• Broken Aesop: The dub-invented "Sailor Says" PSAs would have these from time to time; a particular stand out example would be in the episode where Molly gets her energy sucked by Neflyte. The Sailor Says segment says that Molly was being true to her heart when she told Neflyte how she felt about him and treats this as a good thing and an important lesson...even though it put her in a coma. Naturally Sailor Moon Abridged has fun with this.

 SMA Serena: When Molly told Neflyte what she felt, she was being true to her self! See what that got her? Stupid bitch should've kept her mouth shut.

    • Another episode in the same arc scolded "Laurie" the animator for cheating, because she used the pencil enchanted by Neflyte to work. That's right - the villain possessed her and compelled her to use an item until he could steal her soul, and the show instead scolded her for her ethics.
  • Brother-Sister Incest: Al and En in the second season have hints of this because they were created from the same being, a la Adam and Eve; surprisingly, this wasn't removed from the English dub.
  • Car Fu: Episode 13 features an instance of Plane Fu.
    • And let's not forget that impressive bit of Motorcycle Fu that Haruka and Michiru pull off in their debut.
  • Caretaker Reversal: In one episode of Sailor Moon R, when Minako plays nurse to her friends, but ends up sick herself by the end of the episode, when Usagi and Chibi-usa return the favor.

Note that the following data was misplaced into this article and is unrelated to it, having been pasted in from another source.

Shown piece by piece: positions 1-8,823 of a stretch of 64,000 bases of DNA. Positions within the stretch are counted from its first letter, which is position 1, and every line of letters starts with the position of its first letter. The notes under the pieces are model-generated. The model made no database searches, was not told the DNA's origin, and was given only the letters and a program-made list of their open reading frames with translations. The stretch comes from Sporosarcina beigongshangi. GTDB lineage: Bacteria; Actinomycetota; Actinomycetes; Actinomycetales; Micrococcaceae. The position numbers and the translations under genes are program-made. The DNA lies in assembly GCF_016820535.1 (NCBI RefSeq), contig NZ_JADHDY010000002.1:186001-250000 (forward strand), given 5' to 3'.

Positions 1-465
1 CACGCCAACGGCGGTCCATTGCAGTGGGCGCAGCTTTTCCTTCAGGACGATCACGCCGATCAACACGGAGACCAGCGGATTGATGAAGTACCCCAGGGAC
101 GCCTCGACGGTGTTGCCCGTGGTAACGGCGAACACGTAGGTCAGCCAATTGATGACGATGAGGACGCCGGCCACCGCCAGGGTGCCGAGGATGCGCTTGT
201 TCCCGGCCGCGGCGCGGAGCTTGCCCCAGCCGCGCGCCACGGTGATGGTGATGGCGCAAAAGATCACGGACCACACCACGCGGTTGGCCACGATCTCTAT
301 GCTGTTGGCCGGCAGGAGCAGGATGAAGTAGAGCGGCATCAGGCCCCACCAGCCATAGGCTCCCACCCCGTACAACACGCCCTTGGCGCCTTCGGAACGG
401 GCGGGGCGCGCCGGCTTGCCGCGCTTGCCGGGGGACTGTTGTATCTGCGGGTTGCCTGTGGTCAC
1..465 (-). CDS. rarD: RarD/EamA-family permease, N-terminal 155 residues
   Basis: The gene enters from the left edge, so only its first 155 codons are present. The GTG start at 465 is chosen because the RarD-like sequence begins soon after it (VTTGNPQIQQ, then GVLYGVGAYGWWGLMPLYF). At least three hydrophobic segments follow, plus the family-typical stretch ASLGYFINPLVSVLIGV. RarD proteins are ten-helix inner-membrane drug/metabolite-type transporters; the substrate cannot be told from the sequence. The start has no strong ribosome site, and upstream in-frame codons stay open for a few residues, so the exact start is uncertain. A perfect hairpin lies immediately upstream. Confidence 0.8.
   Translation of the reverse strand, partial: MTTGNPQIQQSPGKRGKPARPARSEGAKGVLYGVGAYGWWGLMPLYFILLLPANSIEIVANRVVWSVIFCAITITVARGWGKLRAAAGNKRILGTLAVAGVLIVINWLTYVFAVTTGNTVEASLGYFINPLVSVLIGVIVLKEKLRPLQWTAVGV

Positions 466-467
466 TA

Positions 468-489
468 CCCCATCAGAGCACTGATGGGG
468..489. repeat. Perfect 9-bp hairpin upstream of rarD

• Cats Are Snarkers: Luna and Artemis constantly rip on the antics of their charges throughout the series.
  • Chained Heat: Sailors Moon and Uranus in episode 98 of Sailor Moon S. This also starts to clue Usagi in to Uranus' identity as Uranus holds her the same way Haruka does earlier in the episode.
  • Chekhov's Gun: There are many, but a particularly interesting one - because it's also a Red Herring - is when Luna and Artemis explain that Uranus, Neptune and Pluto "were not supposed to be reborn" and only would have if their cause was "an emergency." In reality, Uranus, Neptune and Pluto's rebirth was an accident; when they gathered to witness the destruction of the Moon Kingdom, they didn't know that the combination of their talismans would mean the summoning of Sailor Saturn and with her The End of the World as We Know It. So Luna and Artemis were wrong about the Outer Sailors' rebirth meaning something new/significant about the nature of that arc's mission. But the explanation does provide The Reveal for something else: Hotaru being Sailor Saturn.
  • Circle of Friendship: The Sailor Planet Attack.
  • Color Coded for Your Convenience
  • Combination Attack: The SNES RPG game has this but arguably it also happens in the anime too such as Mars firing a fireball with Jupiter casting lightning around it as one such example.